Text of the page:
Firefox maker Mozilla: We don't need Google's money anymore

The organization once banked on the millions that Google paid for search traffic from the Firefox browser. Now it relies on Yahoo, Baidu and others, and it expects revenue to grow.

The Firefox browser once had a tight bond with Google. Today, not so much.

Mozilla

Mozilla is doing just fine without the millions of dollars it once pulled in from Google.

The developer behind the widely used Firefox browser said Wednesday that it no longer relies on Google for its revenue and is confident new search-engine deals will bring in even more money. For years, Google in effect sponsored Mozilla by paying for Web searches launched through Firefox.

In 2014, that deal accounted for most of the nonprofit organization's $330 million in revenue, according to financial results just now released for that year.

Mozilla, based in Mountain View, California, ditched the global Google deal at the end of last year, moving instead to regional deals with other search engine companies, notably Yahoo in the United States, Baidu in China and Yandex in Russia.

Now, Mozilla gets no revenue at all from Google, even though Google is still the default search engine for Firefox users in Europe, said Denelle Dixon-Thayer, Mozilla's chief business and legal officer.

"We don't have a commercial relationship with Google at this point," she said. Mozilla is leaving money on the table at the moment, she confirmed, but the approach gives Mozilla flexibility. "It goes back to our strategy of how we can encourage more competition."

Mozilla's revenue has risen dramatically since the release of Firefox 1.0 in 2004.

Stephen Shankland/CNET

For Mozilla, more competition means giving consumers more choices when they access information and services online. The online world has pushed beyond the PC, though, expanding to mobile experiences tightly controlled by companies like Apple and Google.

A self-reliant Mozilla would help make it harder for those giants to abuse their positions of power by, for example, skewing search results in their own favor or blocking access to content from rivals.

Google and Mozilla often are allies, each seeking to make the Web better for activities like e-commerce, blogging, social networking, news publishing and communication. But the tight financial relationship also was unusual given how often Google was at odds with Mozilla's mission to ensure people have choices in their online activities. Google maintains tight control over its Android smartphone software and its many linked services such as Google Maps, Gmail, YouTube, Google Music and Google Docs.

Rising revenue, cash in the bank

Mozilla is holding its own financially and expects to keep doing so without Google's money. Its revenue for 2014, just disclosed in a tax filing, came in at $330 million, up from $314 million in 2013. Chief Financial Officer Jim Cook indicated that the current year's figure will be even better, given Mozilla's new, "very strong" search deals.

"We really look forward to displaying our results next year," Cook said. "2015 will show our continued track record of really strong financial results."

Google declined to comment.

Mozilla is a nonprofit organization that doesn't operate like Google, Microsoft and Apple, its biggest competitors in the browser market. But Mozilla does pay attention to keeping the lights on and recruiting talent. It had about $270 million in cash and cash equivalents at the end of 2014, a $20 million increase from a year earlier, Cook said. Mozilla employs about 1,000 people worldwide now, boosted by the work of more than 10,000 volunteers, he added.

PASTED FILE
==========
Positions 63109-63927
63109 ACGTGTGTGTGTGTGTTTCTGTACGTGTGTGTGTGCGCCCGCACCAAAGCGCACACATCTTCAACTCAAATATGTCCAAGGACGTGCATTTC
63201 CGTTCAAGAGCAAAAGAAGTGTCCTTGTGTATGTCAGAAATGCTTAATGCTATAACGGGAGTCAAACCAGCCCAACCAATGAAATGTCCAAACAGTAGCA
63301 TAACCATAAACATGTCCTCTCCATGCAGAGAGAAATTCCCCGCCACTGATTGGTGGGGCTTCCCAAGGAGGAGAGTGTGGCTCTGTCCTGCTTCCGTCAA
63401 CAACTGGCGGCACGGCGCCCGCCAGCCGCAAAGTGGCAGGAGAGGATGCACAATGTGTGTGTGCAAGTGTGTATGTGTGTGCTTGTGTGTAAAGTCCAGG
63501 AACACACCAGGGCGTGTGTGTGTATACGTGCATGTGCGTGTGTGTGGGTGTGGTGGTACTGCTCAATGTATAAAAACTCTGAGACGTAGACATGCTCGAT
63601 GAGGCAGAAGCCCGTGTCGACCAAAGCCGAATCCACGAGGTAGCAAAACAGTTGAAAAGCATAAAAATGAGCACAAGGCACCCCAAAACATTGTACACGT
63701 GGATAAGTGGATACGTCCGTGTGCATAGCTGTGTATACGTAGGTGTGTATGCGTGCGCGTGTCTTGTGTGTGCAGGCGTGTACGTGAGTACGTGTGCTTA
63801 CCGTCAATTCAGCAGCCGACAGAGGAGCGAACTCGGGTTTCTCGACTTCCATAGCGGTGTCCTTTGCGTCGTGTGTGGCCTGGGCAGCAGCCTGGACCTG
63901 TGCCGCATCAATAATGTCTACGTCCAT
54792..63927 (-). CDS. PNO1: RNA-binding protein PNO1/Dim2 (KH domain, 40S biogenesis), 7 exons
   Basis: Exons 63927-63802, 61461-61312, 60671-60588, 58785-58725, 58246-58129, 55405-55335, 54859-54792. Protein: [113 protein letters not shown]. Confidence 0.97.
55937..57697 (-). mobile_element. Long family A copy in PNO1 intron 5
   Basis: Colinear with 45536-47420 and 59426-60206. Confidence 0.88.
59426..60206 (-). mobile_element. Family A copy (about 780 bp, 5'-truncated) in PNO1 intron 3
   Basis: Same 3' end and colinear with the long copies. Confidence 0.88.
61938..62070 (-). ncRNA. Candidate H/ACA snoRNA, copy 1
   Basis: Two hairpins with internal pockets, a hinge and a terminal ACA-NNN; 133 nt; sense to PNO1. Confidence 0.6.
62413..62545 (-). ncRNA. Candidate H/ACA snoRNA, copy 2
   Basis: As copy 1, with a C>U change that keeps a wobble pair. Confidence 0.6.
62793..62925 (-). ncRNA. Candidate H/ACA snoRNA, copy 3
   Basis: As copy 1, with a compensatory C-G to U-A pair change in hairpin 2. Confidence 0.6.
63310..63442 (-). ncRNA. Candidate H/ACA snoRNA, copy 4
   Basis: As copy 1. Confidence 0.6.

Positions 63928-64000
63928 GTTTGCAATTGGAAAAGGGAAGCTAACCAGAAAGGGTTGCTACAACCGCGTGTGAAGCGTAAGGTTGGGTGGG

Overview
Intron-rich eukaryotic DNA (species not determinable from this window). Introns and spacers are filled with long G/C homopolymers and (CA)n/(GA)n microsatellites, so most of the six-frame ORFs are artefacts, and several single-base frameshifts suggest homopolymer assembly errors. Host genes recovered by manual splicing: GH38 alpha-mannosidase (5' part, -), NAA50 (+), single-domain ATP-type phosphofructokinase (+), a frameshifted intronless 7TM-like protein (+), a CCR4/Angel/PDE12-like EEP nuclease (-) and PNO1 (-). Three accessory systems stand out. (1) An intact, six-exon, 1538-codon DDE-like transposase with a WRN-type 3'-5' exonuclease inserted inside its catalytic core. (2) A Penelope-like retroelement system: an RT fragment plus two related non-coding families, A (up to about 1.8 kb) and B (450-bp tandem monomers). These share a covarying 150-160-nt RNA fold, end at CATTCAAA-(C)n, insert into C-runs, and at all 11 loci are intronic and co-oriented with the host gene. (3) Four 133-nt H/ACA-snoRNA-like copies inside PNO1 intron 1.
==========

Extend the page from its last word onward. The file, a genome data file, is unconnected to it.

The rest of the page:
Mozilla's search-related income is based a combination of fixed payments and revenue that depends on the traffic that Firefox generates, Dixon-Thayer said.

Firefox OS strategy shift

In the smartphone realm, Mozilla has been trying to combat the dominance of Google's Android and Apple's competing iOS with its own mobile operating system, Firefox OS. Mozilla's strategy had been to spread the software to lower-end phones in developing markets that hadn't yet undergone the smartphone revolution. But Chris Beard, who took over as Mozilla's chief executive in 2014, concluded earlier this year that the plan wasn't working. The new mobile goal is to spread Firefox OS to enthusiasts. Now, Android phone users can install a version that runs as an Android app or, for those feeling more experimental, completely replace Android with Firefox OS.

"We're going where the users are going," Dixon-Thayer said. That effort also includes a version of Firefox for Android phones and, as of two weeks ago, Firefox for Apple's iOS. Because of Apple's rules, though, Firefox for iOS is built with Apple's browser technology at the core, which means Mozilla can't use it to advance the Web standards it believes are important.

Mozilla has been saying for years that it's trying to boost its mobile efforts, but it hasn't had much to show. On smartphones, its share of browser usage is virtually nonexistent, according to analytics firm Statcounter. Firefox OS is equally absent among mobile operating systems.

Mozilla has helped advance Web technology for mobile devices, though. Even if that doesn't necessarily directly help Firefox, the tech can aid the Web itself when other browser makers embrace the standards.

Despite challenges, Mozilla remains committed to its core mission.

"There is a tremendous opportunity still to give control back to the user as they surf the Web and interact with apps," Cook said. Even if people don't seem to fret about the degree of control Apple and Google exercise over them today, that can change, as it did a decade ago when Firefox showed the world there was a desirable alternative to Microsoft's Internet Explorer browser.

"If you look back at 2003 or 2004, people didn't care about IE -- until they did," he said.

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